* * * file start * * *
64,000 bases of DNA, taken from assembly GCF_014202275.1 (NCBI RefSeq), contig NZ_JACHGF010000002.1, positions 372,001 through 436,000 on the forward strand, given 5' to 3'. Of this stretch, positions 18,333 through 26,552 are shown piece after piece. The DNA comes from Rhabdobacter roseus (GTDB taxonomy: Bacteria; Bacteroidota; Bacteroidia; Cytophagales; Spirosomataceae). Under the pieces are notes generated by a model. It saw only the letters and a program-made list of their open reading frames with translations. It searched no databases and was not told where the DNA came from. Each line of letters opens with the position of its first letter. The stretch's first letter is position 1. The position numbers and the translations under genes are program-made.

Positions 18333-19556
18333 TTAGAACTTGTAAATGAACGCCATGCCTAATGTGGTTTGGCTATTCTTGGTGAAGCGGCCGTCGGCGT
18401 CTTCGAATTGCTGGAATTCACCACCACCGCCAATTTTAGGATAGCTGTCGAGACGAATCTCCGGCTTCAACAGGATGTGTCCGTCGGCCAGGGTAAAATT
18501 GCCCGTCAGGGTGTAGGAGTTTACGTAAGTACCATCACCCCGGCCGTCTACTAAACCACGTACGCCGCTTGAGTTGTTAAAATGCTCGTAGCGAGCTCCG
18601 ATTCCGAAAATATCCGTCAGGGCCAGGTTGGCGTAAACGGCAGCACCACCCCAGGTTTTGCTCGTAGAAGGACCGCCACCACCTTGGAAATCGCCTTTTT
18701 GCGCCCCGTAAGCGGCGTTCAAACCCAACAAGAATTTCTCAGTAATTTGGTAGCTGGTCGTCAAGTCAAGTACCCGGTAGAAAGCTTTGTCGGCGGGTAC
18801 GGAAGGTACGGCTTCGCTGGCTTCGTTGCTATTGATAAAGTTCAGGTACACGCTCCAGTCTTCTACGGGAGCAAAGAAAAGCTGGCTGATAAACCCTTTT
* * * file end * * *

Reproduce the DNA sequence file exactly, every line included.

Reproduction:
64,000 bases of DNA, taken from assembly GCF_014202275.1 (NCBI RefSeq), contig NZ_JACHGF010000002.1, positions 372,001 through 436,000 on the forward strand, given 5' to 3'. Of this stretch, positions 18,333 through 26,552 are shown piece after piece. The DNA comes from Rhabdobacter roseus (GTDB taxonomy: Bacteria; Bacteroidota; Bacteroidia; Cytophagales; Spirosomataceae). Under the pieces are notes generated by a model. It saw only the letters and a program-made list of their open reading frames with translations. It searched no databases and was not told where the DNA came from. Each line of letters opens with the position of its first letter. The stretch's first letter is position 1. The position numbers and the translations under genes are program-made.

Positions 18333-19556
18333 TTAGAACTTGTAAATGAACGCCATGCCTAATGTGGTTTGGCTATTCTTGGTGAAGCGGCCGTCGGCGT
18401 CTTCGAATTGCTGGAATTCACCACCACCGCCAATTTTAGGATAGCTGTCGAGACGAATCTCCGGCTTCAACAGGATGTGTCCGTCGGCCAGGGTAAAATT
18501 GCCCGTCAGGGTGTAGGAGTTTACGTAAGTACCATCACCCCGGCCGTCTACTAAACCACGTACGCCGCTTGAGTTGTTAAAATGCTCGTAGCGAGCTCCG
18601 ATTCCGAAAATATCCGTCAGGGCCAGGTTGGCGTAAACGGCAGCACCACCCCAGGTTTTGCTCGTAGAAGGACCGCCACCACCTTGGAAATCGCCTTTTT
18701 GCGCCCCGTAAGCGGCGTTCAAACCCAACAAGAATTTCTCAGTAATTTGGTAGCTGGTCGTCAAGTCAAGTACCCGGTAGAAAGCTTTGTCGGCGGGTAC
18801 GGAAGGTACGGCTTCGCTGGCTTCGTTGCTATTGATAAAGTTCAGGTACACGCTCCAGTCTTCTACGGGAGCAAAGAAAAGCTGGCTGATAAACCCTTTT